Americans are closely divided over value of medical treatments, but most agree costs are a big problem
Pew Research Center
July 9, 2018
Americans have mixed assessments about the overall value of medical treatments today, even while a strong majority says science has generally improved the quality of U.S. health care, according to a recent Pew Research Center survey. At the same time, a substantial majority considers quality health care unaffordable.
Overall, 48% of U.S. adults say medical treatments are “worth the costs because they allow people to live longer and better quality lives,” while a similar share (51%) says such treatments “often create as many problems as they solve.”
The survey also finds that 90% of Americans believe science has had a mostly positive effect on the quality of health care. This is in keeping with a 2016 Pew Research Center report, which found that, among the 67% of Americans who said science has had a mostly positive effect on society, the largest share (59%), in an open-ended question, cited science’s effect on medicine and health as the main reason.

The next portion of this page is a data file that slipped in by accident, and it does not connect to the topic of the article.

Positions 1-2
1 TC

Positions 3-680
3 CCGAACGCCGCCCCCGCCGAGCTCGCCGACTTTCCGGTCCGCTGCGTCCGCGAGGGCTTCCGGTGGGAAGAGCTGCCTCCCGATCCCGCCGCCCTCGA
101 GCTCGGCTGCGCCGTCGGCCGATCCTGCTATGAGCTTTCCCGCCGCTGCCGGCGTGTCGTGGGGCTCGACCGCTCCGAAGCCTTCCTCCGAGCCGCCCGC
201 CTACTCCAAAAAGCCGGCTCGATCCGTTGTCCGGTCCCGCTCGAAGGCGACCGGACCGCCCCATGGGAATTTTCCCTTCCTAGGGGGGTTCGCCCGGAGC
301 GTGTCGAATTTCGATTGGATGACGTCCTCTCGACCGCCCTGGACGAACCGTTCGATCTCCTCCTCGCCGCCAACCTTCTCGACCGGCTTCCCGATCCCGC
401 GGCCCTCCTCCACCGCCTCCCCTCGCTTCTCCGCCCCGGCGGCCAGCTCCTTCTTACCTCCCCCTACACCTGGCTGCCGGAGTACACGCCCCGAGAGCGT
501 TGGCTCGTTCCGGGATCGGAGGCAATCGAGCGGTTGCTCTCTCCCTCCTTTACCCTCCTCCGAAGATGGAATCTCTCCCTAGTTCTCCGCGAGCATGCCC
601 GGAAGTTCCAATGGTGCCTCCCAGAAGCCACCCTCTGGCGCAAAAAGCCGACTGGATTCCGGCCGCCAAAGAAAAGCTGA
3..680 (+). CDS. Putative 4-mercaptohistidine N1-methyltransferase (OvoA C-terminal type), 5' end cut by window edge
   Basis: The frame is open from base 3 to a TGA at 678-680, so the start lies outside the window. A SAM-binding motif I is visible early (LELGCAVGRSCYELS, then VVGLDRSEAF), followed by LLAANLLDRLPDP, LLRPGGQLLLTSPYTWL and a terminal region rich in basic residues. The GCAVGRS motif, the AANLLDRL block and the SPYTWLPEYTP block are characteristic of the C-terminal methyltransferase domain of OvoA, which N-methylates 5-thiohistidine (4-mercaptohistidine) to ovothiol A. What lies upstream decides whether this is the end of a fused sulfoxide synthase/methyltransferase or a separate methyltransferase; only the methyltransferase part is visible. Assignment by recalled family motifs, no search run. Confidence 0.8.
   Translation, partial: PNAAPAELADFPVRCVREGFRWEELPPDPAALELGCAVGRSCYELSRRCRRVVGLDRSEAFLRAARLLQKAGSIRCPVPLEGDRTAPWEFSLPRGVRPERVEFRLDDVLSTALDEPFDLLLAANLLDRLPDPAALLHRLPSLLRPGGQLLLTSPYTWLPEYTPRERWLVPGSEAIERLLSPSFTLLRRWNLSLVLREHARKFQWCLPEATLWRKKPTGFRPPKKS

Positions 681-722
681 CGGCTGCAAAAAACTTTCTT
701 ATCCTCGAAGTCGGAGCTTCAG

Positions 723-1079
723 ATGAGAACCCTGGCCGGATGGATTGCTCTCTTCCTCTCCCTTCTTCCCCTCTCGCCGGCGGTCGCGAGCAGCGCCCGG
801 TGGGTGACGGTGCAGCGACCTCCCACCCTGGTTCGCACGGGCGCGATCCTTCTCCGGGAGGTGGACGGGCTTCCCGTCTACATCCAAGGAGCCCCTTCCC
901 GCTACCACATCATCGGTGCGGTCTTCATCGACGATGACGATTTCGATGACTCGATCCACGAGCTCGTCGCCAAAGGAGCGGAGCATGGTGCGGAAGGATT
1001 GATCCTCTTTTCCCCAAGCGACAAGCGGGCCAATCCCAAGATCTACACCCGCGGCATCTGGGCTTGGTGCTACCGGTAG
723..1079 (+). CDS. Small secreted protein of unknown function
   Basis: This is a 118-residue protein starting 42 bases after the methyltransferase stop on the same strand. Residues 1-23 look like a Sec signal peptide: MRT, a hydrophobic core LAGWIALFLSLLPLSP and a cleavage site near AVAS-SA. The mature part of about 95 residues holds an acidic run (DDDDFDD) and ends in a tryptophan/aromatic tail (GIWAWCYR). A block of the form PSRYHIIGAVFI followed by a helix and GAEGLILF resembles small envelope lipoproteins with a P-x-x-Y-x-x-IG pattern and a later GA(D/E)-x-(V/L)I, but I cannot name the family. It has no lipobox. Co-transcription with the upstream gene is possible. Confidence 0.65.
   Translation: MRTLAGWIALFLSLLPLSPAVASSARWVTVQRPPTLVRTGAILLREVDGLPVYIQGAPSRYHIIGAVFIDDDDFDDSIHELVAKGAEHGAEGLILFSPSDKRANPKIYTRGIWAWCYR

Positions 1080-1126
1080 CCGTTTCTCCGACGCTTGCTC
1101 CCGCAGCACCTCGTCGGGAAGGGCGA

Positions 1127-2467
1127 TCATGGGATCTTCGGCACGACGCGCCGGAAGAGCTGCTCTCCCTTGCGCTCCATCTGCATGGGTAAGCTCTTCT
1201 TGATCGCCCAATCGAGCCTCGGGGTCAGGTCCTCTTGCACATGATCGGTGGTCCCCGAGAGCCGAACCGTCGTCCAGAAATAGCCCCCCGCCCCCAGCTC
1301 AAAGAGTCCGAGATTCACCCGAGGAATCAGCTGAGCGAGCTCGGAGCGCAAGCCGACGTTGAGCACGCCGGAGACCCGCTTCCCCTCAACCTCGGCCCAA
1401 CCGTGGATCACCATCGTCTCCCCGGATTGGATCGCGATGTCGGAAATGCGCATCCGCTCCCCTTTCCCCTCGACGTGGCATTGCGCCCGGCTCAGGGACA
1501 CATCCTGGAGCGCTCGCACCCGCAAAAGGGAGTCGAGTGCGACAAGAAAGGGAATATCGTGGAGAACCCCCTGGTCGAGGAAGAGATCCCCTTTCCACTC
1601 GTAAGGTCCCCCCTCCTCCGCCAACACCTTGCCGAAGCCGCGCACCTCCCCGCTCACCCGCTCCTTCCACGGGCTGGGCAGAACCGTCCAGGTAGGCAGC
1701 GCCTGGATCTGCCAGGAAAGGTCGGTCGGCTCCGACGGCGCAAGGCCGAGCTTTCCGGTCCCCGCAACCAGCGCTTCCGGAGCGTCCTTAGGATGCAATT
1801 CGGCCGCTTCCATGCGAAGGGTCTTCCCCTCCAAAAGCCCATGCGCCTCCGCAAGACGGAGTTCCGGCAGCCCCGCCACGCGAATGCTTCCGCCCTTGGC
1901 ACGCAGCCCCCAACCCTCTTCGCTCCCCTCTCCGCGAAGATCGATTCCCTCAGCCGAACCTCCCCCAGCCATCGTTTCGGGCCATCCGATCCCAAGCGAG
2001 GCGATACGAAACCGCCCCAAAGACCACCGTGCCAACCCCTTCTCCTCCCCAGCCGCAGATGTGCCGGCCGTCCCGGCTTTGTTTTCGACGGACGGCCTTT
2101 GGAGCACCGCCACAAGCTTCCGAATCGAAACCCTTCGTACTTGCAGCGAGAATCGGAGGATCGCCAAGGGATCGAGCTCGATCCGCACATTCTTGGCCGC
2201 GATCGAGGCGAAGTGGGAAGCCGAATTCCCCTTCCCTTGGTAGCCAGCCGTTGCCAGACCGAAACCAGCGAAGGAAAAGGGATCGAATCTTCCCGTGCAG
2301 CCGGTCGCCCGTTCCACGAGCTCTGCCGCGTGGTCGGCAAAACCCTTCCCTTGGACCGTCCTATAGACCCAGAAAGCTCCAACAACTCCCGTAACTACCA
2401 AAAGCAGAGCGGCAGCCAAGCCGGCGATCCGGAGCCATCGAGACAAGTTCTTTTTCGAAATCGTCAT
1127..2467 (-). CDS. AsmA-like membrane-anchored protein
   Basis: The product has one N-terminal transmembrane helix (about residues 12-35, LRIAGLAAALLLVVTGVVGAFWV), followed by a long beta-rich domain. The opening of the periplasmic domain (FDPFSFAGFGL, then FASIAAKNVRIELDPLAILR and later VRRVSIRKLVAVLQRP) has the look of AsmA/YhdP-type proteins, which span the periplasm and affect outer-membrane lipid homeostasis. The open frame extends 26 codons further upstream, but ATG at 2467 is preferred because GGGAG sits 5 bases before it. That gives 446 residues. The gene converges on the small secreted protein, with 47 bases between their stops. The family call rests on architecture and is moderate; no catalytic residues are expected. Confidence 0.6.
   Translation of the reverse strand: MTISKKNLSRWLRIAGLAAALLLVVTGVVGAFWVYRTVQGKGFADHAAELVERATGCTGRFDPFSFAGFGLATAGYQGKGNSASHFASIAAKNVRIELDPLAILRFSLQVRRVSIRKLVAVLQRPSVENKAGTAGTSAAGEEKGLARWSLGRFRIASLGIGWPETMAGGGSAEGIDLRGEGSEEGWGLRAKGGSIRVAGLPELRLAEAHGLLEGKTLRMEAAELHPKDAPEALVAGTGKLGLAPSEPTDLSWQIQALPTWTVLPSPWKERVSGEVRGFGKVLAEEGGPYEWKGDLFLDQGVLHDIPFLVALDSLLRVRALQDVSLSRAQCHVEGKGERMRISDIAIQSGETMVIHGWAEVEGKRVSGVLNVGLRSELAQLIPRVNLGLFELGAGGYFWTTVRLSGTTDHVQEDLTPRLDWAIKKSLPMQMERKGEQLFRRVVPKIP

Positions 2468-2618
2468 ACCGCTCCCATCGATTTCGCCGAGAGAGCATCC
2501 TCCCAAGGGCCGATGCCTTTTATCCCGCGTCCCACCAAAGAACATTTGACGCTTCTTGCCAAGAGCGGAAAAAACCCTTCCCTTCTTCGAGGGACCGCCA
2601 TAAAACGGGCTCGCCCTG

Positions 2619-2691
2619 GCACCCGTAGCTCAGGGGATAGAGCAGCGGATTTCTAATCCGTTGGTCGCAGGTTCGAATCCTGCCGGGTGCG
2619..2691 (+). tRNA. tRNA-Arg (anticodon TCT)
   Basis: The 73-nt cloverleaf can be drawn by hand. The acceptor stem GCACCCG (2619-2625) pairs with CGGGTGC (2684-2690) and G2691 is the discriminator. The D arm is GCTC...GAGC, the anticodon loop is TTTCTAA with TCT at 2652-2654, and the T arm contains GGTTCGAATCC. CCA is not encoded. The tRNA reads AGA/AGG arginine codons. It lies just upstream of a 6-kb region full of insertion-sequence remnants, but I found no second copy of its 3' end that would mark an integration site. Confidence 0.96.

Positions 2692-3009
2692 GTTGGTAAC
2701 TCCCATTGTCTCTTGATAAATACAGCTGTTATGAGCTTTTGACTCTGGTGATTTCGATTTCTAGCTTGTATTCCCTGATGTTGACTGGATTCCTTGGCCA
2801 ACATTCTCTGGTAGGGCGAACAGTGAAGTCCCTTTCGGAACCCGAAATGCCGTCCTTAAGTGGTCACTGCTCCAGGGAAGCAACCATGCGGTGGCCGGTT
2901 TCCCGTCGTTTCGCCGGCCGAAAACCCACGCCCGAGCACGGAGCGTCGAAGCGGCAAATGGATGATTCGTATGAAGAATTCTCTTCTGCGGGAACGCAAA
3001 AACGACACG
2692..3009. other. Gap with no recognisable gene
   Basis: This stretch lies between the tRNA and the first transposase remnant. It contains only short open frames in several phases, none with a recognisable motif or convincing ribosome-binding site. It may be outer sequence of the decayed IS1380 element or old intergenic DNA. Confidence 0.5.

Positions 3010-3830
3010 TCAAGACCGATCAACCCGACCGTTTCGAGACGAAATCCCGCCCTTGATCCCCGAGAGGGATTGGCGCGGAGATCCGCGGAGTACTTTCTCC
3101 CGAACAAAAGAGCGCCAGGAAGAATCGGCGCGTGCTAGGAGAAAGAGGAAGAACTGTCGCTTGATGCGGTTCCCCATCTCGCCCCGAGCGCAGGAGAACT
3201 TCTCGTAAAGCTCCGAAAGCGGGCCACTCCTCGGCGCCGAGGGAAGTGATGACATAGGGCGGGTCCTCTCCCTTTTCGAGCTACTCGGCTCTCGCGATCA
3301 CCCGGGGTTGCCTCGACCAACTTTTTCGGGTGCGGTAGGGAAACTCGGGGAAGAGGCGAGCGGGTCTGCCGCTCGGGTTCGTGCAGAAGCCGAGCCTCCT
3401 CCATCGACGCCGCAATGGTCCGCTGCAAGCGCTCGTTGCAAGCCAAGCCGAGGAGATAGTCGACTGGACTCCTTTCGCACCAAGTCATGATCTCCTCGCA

While Americans are closely divided in their views of the overall value of medical treatments, a majority of Americans (83%), regardless of their income, say a big problem is that the high cost of medical treatments makes quality care unaffordable. Just 14% say cost is a small problem and 3% say it is not a problem.
Roughly seven-in-ten (68%) say it is a big problem that “people rely too much on prescription medicines that may not be necessary.” Some 59% say a big problem is that the side effects of prescription medicines create as many problems as they solve.